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CanSino Biologics Steps into the Spotlight

The China-based company may be just days from filing for emergency use of its COVID-19 vaccine

Published February 04, 2021

By Hallie Kapner

CanSino Biologics Steps into the Spotlight
Xuefeng Yu, PhDCo-founder and Chairman, CanSino Bilogics

Xuefeng Yu, PhD
Co-founder and Chairman, CanSino Bilogics

China-based CanSino Biologics reports it is poised to file for emergency use authorization of its single-dose COVID-19 vaccine candidate in Mexico, Russia, and several other countries, pending final analysis of its Phase 3 clinical trial. The data will be available “in the coming days,” according to Xuefeng Yu, PhD, co-founder and chairman of CanSino Biologics, who offered an update on the company’s efforts at a symposium hosted by the New York Academy of Sciences, The Quest for a COVID-19 Vaccine.

In addition to short-term efficacy data, CanSino’s results will ultimately provide the first measures of the durability of the protection conferred by a COVID-19 vaccine. The trial, which spans 70 sites and 40,000 participants in Argentina, Chile, Mexico, Pakistan, and Russia, includes a cohort of participants who are being tracked for a full year following vaccination. To date, CanSino is the only vaccine developer with a trial spanning that length of time. Those results are expected in the Fall.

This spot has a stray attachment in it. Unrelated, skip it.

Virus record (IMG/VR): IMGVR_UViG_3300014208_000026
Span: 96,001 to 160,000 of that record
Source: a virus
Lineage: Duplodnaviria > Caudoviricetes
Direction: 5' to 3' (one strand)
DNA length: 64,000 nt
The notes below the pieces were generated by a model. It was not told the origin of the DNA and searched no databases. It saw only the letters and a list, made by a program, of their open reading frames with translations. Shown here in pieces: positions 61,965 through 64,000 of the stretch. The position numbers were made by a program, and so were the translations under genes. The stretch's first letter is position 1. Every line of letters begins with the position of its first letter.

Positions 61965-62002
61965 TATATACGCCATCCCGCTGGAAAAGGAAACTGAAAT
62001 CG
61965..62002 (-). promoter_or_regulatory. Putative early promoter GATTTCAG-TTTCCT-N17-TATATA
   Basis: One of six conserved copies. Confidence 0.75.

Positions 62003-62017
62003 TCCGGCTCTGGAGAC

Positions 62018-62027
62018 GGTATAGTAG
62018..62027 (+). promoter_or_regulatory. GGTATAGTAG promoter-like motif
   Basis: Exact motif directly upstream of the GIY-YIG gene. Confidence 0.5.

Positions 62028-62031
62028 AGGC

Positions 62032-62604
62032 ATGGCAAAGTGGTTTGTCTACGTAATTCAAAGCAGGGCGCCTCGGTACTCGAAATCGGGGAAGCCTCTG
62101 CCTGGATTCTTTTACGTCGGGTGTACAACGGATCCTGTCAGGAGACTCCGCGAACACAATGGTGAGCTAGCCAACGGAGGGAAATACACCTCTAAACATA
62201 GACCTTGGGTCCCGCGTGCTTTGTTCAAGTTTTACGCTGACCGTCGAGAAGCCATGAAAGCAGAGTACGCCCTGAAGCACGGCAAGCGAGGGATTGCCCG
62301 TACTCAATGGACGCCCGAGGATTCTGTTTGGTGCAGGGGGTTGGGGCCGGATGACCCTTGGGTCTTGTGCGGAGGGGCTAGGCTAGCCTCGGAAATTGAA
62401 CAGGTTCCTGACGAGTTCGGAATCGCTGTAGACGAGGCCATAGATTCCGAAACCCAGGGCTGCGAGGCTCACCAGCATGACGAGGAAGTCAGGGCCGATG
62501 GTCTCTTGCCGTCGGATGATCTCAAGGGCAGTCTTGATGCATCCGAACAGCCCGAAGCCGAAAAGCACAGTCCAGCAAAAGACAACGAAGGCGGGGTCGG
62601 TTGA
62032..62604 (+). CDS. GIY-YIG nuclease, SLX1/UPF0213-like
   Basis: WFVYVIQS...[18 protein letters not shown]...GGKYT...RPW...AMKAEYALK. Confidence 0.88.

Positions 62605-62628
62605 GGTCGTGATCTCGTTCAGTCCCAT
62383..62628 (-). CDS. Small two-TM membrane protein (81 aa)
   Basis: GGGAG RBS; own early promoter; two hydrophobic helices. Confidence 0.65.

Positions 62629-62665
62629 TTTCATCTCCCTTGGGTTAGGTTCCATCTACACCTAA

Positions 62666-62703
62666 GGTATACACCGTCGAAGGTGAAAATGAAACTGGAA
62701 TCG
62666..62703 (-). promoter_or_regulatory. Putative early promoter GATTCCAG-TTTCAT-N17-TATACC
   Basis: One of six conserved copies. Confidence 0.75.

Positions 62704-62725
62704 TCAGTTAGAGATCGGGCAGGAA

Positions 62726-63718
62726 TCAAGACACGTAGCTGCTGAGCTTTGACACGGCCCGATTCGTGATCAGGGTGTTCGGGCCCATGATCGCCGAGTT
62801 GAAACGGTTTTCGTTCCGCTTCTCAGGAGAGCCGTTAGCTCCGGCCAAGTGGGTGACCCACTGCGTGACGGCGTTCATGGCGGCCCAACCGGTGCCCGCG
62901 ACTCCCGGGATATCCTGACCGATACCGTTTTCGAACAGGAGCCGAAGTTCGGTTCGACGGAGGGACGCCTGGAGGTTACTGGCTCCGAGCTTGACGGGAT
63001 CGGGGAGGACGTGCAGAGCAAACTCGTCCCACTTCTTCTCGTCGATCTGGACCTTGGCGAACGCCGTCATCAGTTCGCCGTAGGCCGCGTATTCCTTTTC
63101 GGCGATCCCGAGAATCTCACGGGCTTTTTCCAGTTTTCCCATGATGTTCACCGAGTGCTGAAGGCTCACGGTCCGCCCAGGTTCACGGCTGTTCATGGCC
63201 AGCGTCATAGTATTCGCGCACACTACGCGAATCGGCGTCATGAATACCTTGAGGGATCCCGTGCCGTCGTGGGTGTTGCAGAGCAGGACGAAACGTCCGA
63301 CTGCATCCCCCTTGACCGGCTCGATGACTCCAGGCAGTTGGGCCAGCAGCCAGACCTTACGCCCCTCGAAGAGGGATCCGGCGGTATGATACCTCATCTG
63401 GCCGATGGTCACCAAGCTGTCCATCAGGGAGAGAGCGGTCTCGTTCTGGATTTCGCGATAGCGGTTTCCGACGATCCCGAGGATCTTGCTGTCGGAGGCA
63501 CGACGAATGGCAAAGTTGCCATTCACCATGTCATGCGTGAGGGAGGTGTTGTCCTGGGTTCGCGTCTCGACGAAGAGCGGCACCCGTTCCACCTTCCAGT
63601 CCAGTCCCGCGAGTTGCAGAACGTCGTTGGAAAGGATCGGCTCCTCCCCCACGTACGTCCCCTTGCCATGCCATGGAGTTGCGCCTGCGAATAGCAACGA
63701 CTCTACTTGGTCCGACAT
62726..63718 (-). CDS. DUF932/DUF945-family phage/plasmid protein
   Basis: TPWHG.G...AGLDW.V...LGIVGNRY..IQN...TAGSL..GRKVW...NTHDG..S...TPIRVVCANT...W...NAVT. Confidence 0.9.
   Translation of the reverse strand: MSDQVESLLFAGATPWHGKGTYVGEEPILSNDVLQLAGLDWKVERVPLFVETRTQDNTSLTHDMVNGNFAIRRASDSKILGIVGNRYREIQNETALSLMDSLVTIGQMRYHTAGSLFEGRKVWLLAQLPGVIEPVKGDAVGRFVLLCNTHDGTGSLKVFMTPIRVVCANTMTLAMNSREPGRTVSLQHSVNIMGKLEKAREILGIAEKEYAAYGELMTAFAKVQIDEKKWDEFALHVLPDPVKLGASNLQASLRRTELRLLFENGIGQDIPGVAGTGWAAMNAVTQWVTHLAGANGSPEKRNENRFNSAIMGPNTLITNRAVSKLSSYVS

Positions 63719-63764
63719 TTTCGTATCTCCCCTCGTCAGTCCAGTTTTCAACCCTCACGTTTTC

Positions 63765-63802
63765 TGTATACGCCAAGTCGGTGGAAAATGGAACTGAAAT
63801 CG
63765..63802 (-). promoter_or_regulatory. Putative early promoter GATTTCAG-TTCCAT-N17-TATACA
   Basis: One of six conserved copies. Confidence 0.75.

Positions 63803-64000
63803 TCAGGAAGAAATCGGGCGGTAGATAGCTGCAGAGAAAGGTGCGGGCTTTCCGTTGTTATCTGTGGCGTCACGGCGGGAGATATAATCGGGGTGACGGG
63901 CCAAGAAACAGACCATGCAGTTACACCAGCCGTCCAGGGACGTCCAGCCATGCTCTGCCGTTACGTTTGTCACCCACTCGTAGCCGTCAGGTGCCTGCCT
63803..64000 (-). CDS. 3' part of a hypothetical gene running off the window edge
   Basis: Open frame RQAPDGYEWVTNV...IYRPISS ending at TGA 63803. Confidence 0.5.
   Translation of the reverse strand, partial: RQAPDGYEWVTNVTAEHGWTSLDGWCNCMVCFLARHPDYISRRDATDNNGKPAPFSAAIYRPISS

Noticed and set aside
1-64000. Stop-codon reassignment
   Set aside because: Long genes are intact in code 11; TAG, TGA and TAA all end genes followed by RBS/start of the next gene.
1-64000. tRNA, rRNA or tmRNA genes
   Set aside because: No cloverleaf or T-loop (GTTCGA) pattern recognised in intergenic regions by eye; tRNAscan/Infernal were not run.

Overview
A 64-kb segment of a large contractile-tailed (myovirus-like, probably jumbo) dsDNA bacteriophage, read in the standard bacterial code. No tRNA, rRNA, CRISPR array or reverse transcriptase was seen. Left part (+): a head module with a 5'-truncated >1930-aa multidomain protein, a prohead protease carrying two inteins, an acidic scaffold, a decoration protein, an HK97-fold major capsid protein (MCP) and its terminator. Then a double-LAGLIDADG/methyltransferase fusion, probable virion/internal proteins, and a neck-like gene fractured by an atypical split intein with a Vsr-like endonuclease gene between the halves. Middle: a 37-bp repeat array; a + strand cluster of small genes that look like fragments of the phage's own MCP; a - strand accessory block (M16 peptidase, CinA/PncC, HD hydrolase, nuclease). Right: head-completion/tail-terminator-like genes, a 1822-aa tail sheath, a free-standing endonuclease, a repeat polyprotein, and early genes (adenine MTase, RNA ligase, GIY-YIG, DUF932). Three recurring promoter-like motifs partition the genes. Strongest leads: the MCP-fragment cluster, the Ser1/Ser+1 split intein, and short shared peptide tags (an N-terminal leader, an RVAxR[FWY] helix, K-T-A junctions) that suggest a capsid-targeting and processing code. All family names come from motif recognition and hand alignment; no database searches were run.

Interim analyses have shown that CanSino’s vaccine is well tolerated across age groups, with no reports of serious adverse events. Outside of the trials, more than 150,000 members of the Chinese military have already received the vaccine under an emergency use agreement. Yu reported no adverse events in these populations, while acknowledging that efficacy is difficult to assess in China, “where there are really no cases right now.”

Experts have touted the desirability of a single-dose vaccine at a time when manufacturing capacity is scarce and infection rates are soaring.  Yu commented that “if a single-dose regimen gives good protection, that will slow down and potentially even stop the pandemic,” adding that “this vaccine could certainly be boosted at a later time.” CanSino’s Ebola vaccine trials, which utilized a similar viral vector platform in a one-dose regime, indicated a “tenfold increase” in antibody level following a six-month booster.

CanSino is also testing a two-dose regimen in China, a trial that is likely to be among the first in the world to provide safety and efficacy data on a COVID-19 vaccine in young children. Yu explained that the two-dose trial, which began in September, includes participants as young as six years old.

New COVID-19 variants have emerged around the globe, sparking concerns about vaccine efficacy. Yu confirmed that all positive cases among participants in the five countries involved in CanSino’s trial will be sequenced to monitor the vaccine’s performance against variants circulating in those regions, although that process is still in the early stages.

Yu is optimistic that the “truly international collaboration” between CanSino and its partners will successfully bring a vaccine to market this year. “We’re a new company, and our facility is under construction,” Yu said, estimating that his team will produce 200-300 million doses of vaccine in 2021. Globally, the initial phase of vaccination will be a multi-year effort, and experts anticipate that periodic COVID-19 booster shots will be necessary. To meet future demand, CanSino is planning to open a second manufacturing facility to deliver between 600 million and 1 billion doses annually in 2022 and beyond.